Student Voices: Meet Thatcher Hollis ’24

Photo of Thatcher Hollis

A former delegate to the World Food Prize Global Youth Institute who calls Waterloo, IA, home–learn why Thatcher Hollis ’24,  joined Cornell’s Charles H. Dyson School of Applied Economics and Management.

Thatcher is blending his passion for agriculture with a deep and intentional focus on finance. He comes to Cornell as both an entrepreneur and former student body president of his high school. Whether through internships, clubs, or relationships, Thatcher aspires to build a repertoire of experiences that serve as the foundation for his future career.

Why did you decide to pursue a degree at Dyson?

Growing up on a farm my entire life, I knew I wanted to work in agriculture. I went through stages where I was really passionate about the science, engineering, entrepreneurship, and financial aspects of the industry. In the past year, I decided that I really wanted to pursue a high-quality business degree that was focused on finance while I continued pursuing a career in agriculture.

As I was researching universities with high-quality business and agricultural schools, Cornell stood out from the rest. The unique marriage between Cornell University’s College of Agriculture and Life Sciences (CALS) and Cornell SC Johnson College of Business was extremely attractive to me. After applying and getting accepted, I decided that Dyson would offer the scope and rigor I was looking for.

What aspects of the program do you most value?

I value the community the most. From students in my graduating class to upperclassmen, professors, advisors, and alumni, everybody is willing to help. Compared to similar business schools, Dyson’s culture stands out from the rest.

What have you most enjoyed so far?

I’ve enjoyed the classes! I feel like I have already learned so much in my short time here. Whether a class is super simple and has a relatively narrow focus or is a large difficult lecture, I feel as though each day is valuable and productive.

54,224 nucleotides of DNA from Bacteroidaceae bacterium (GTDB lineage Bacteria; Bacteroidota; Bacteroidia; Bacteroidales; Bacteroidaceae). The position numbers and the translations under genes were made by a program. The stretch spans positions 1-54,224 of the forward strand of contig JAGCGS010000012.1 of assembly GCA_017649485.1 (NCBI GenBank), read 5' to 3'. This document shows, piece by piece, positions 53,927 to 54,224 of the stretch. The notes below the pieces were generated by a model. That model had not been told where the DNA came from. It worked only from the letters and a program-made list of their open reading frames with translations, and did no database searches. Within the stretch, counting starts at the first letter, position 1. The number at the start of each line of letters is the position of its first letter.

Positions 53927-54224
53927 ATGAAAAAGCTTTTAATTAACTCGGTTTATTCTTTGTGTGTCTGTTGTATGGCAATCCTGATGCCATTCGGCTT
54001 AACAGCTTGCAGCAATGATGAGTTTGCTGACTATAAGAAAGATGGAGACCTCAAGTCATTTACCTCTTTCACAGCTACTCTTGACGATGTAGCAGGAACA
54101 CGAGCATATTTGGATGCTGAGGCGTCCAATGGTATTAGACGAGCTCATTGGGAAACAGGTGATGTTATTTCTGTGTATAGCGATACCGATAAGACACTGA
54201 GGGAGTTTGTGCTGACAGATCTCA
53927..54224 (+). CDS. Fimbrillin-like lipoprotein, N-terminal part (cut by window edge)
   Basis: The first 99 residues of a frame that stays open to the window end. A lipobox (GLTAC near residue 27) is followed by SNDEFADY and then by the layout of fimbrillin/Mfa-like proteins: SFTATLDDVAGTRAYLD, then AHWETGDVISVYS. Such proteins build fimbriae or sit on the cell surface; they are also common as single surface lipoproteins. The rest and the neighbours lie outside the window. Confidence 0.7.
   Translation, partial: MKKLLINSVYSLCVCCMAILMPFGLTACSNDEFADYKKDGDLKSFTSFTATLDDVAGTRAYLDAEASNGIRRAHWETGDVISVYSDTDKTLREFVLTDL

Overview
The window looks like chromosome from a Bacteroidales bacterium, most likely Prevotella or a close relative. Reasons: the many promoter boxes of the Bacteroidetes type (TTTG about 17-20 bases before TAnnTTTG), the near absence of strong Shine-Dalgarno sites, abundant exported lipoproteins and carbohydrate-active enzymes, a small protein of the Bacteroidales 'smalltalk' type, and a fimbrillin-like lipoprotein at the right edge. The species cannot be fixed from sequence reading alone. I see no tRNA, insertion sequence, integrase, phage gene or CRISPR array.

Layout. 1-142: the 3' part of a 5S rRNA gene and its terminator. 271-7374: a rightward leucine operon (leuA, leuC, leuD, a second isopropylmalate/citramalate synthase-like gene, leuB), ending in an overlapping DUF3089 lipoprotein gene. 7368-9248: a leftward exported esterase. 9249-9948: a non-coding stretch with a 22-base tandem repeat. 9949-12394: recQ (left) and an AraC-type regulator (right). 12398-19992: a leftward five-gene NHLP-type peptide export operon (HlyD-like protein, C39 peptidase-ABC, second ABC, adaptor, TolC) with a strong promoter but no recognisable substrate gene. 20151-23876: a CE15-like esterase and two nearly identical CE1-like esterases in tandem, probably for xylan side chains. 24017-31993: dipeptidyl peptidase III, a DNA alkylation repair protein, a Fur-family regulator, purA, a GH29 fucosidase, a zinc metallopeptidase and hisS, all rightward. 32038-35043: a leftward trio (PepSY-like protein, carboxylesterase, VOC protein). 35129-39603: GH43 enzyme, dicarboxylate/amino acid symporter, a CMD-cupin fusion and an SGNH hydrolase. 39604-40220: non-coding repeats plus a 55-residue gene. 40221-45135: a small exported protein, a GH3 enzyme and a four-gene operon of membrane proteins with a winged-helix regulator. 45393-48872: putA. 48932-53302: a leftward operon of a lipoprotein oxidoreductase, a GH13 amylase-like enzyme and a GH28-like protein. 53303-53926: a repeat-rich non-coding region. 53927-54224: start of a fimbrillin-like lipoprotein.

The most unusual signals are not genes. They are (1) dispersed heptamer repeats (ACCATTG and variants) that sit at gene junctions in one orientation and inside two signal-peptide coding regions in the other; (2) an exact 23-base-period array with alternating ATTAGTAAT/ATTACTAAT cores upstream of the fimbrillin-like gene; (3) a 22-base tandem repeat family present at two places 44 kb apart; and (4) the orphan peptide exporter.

Are any of your classes virtual?

During the fall 2020 semester, all of my classes were virtual except for physical education, which was bowling. At first, I was disappointed to have so few in-person classes. Ultimately, I was surprised and impressed by Cornell’s ability to adapt to a virtual learning environment. The professors have done an exceptional job of teaching using tools like Zoom and Canvas.

What’s one thing you’ve learned so far?

I’ve learned the importance of networking. Whether it’s as simple as saying “hi” to someone I recognize or if it’s reaching out to a professor for guidance, one of Cornell’s most valuable resources is the people that attend, teach, and have graduated. In my short time at Cornell, I will work hard to make the most of this resource and get to know as many people as possible.

Have you joined any student clubs?

I spent my fall semester recruiting various finance and consulting clubs. While I did devote lots of effort to getting into these clubs, my main purpose was to learn about as many clubs as possible while improving my application and interview skills. I now know what clubs I want to apply to–clubs that will help me hone my skills and passions.

Are you participating in any extracurricular activities or athletics?

I’m not currently in any non-career-related clubs, but I enjoy being outdoors, so I took this semester to enjoy the Ithaca area and to be intentional about developing friendships. As far as next semester goes, I may try to get my pilot’s license for the fun of it! I also plan on rushing through Cornell University’s Interfraternity Council (IFC).

What words of wisdom do you have for future and current Dyson students?

Make the most of your short time on campus. Be intentional about how you mold your Cornell and Dyson experience in order to achieve your goals and pursue your passions. Whether you’re passionate about a certain extracurricular activity or want to double major or minor in something, don’t waste your time with things you’re not passionate about. If you pursue your passions, you will graduate from Cornell with no regrets and an exceptional education, network, and skillset that will propel you into your future.

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